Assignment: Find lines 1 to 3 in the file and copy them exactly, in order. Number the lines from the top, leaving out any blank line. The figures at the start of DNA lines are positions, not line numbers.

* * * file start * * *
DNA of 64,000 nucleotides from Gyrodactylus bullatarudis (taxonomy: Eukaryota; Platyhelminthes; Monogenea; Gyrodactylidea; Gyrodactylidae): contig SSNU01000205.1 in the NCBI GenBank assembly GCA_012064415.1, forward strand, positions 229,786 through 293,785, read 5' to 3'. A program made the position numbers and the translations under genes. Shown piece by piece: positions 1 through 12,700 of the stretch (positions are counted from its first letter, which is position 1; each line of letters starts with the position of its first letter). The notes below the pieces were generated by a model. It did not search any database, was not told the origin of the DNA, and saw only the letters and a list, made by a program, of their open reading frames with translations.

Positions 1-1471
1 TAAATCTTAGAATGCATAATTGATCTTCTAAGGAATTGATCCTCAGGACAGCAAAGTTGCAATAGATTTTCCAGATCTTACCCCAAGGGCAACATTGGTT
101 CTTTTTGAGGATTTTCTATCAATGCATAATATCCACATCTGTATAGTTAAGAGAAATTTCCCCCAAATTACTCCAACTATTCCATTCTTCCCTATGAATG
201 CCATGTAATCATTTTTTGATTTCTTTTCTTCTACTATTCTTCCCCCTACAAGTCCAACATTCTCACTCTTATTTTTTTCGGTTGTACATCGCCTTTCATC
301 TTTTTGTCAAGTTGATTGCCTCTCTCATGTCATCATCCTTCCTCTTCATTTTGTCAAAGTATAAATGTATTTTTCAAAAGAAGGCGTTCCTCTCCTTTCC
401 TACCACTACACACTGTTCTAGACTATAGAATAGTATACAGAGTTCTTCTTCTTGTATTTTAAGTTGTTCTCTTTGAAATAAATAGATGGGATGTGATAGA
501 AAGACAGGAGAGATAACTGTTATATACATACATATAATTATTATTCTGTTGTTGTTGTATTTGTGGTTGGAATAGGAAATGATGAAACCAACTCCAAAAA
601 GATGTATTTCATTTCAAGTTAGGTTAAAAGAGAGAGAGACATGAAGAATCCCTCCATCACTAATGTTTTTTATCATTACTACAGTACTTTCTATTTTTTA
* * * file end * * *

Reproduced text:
DNA of 64,000 nucleotides from Gyrodactylus bullatarudis (taxonomy: Eukaryota; Platyhelminthes; Monogenea; Gyrodactylidea; Gyrodactylidae): contig SSNU01000205.1 in the NCBI GenBank assembly GCA_012064415.1, forward strand, positions 229,786 through 293,785, read 5' to 3'. A program made the position numbers and the translations under genes. Shown piece by piece: positions 1 through 12,700 of the stretch (positions are counted from its first letter, which is position 1; each line of letters starts with the position of its first letter). The notes below the pieces were generated by a model. It did not search any database, was not told the origin of the DNA, and saw only the letters and a list, made by a program, of their open reading frames with translations.

Positions 1-1471
1 TAAATCTTAGAATGCATAATTGATCTTCTAAGGAATTGATCCTCAGGACAGCAAAGTTGCAATAGATTTTCCAGATCTTACCCCAAGGGCAACATTGGTT